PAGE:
Municipal bond exchange traded fund investors could be impacted by the outcome of the presidential election, so they are watching for any potential changes to the federal income-tax exemption status on munis as the government tries to tackle the growing deficit problem.
In outlining their goals to control the country's heavy deficit, both President Barack Obama and Mitt Romney have proposed eliminating the federal income tax exemption on muni bond interest or limiting it to fewer investors, reports Deborah Levine for MarketWatch. According to LPL Financial, the exclusion on interest costs the government about $49 billion in fiscal 2013.
While the idea has cropped up over the years, the proposal has usually been forgotten as many expected a removal of the tax-exempt status would do more harm than good.
"If you take away that subsidy, state and local governments will see an increase in their cost to do things, shifting the burden to other taxpayers," Richard Ciccarone, chief research officer at McDonnell Investment Management, said in the article.
Additionally, the tax exempt status benefits a range of investors. According to the Internal Revenue Service, about 51% of all muni-bond-interest income was claimed by investors with less than $200,000 in earnings.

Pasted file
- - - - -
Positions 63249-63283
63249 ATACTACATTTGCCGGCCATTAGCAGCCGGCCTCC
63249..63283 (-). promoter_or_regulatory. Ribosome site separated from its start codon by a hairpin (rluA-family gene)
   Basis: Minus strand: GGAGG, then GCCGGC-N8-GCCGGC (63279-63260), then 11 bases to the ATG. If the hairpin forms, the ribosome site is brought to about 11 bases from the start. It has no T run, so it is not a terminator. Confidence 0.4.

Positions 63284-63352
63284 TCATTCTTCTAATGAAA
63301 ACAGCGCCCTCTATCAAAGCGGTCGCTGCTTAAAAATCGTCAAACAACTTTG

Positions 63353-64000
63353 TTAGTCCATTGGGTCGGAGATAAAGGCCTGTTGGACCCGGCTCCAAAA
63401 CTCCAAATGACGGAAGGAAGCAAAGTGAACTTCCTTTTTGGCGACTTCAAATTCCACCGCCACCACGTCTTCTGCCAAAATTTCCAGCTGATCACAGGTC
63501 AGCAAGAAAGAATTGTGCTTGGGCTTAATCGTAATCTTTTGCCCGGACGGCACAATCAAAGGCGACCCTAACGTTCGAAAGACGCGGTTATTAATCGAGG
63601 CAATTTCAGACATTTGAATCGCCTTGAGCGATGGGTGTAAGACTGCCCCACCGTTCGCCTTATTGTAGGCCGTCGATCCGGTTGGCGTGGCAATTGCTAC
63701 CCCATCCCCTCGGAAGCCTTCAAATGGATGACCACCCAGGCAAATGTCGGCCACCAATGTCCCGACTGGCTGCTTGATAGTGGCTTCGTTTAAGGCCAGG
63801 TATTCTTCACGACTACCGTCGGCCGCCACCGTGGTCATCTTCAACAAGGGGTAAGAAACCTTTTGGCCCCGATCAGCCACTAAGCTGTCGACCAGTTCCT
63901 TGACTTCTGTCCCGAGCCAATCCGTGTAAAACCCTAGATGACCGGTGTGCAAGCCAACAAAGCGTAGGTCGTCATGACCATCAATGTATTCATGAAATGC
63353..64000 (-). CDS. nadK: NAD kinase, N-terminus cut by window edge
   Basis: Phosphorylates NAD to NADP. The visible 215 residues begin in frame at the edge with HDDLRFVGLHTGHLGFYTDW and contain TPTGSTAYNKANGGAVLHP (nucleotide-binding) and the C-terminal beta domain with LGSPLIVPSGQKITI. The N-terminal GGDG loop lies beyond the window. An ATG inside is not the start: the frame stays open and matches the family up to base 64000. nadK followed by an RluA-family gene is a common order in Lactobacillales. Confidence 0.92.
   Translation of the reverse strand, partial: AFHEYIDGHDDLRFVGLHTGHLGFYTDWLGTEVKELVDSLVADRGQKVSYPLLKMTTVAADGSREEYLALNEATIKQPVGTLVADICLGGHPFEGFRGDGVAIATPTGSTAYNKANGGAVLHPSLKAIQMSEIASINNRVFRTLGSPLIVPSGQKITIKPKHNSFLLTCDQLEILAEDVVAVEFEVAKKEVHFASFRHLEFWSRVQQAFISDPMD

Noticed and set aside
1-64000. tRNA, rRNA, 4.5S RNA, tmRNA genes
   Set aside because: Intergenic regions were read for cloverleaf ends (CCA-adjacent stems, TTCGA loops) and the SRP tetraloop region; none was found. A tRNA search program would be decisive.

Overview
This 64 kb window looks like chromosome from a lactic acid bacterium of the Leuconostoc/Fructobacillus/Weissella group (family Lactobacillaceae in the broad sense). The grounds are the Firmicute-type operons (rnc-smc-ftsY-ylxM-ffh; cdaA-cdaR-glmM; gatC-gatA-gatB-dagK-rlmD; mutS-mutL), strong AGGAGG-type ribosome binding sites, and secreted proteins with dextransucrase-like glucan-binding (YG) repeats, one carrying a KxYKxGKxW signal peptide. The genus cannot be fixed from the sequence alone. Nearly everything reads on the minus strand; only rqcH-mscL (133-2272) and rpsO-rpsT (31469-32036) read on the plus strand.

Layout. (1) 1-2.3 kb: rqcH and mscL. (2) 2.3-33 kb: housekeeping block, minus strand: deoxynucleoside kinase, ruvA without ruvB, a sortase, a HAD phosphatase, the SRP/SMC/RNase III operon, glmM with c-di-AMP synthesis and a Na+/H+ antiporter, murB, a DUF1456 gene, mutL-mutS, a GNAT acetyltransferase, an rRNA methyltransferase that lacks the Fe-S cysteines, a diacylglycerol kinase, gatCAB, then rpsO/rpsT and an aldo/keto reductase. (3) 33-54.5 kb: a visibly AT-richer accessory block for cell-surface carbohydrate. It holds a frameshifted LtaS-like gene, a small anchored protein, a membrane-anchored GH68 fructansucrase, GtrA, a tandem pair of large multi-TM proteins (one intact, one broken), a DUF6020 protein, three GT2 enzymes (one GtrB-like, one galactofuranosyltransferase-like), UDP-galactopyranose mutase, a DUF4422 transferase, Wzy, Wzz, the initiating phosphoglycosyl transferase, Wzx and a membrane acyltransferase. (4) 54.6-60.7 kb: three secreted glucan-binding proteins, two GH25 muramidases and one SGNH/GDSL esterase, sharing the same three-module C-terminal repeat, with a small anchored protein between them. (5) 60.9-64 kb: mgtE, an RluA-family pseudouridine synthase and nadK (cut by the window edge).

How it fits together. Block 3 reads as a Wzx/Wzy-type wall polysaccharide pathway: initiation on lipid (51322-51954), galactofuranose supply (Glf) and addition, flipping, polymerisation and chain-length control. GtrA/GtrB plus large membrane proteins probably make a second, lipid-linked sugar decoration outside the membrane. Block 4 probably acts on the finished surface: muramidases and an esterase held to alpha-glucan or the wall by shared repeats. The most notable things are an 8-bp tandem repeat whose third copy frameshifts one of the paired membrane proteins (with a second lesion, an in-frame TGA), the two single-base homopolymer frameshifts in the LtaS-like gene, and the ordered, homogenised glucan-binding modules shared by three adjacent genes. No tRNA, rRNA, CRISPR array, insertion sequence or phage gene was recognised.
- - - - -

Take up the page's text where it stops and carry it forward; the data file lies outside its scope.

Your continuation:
Municipal bonds went out of favor in late 2010 when financial analyst Meredith Whitney predicted massive defaults in the muni bonds market. However, muni bond funds have attracted $50 billion in assets over the last 14 months as investors looked for additional sources of yields with comparatively strong credits.
"The fallout from Whitney's comments was substantial," Jim Colby, a senior strategist at Market Vectors, said in the article.
Some muni bond ETFs include:
- iShares S&P National Municipal Bond Fund (MUB): 1.64% 30-day SEC yield
- SPDR Nuveen Barclays Capital Short Term Municipal Bond ETF (SHM): 0.40% 30-day SEC yield
- SPDR Nuveen Barclays Capital Municipal Bond ETF (TFI): 1.65% 30-day SEC yield
- PowerShares Insured National Municipal Bond Portfolio (PZA): 2.97% 30-day SEC yield
- Market Vectors Intermediate Municipal Index ETF (ITM): 1.86% 30-day SEC yield
Max Chen contributed to this article.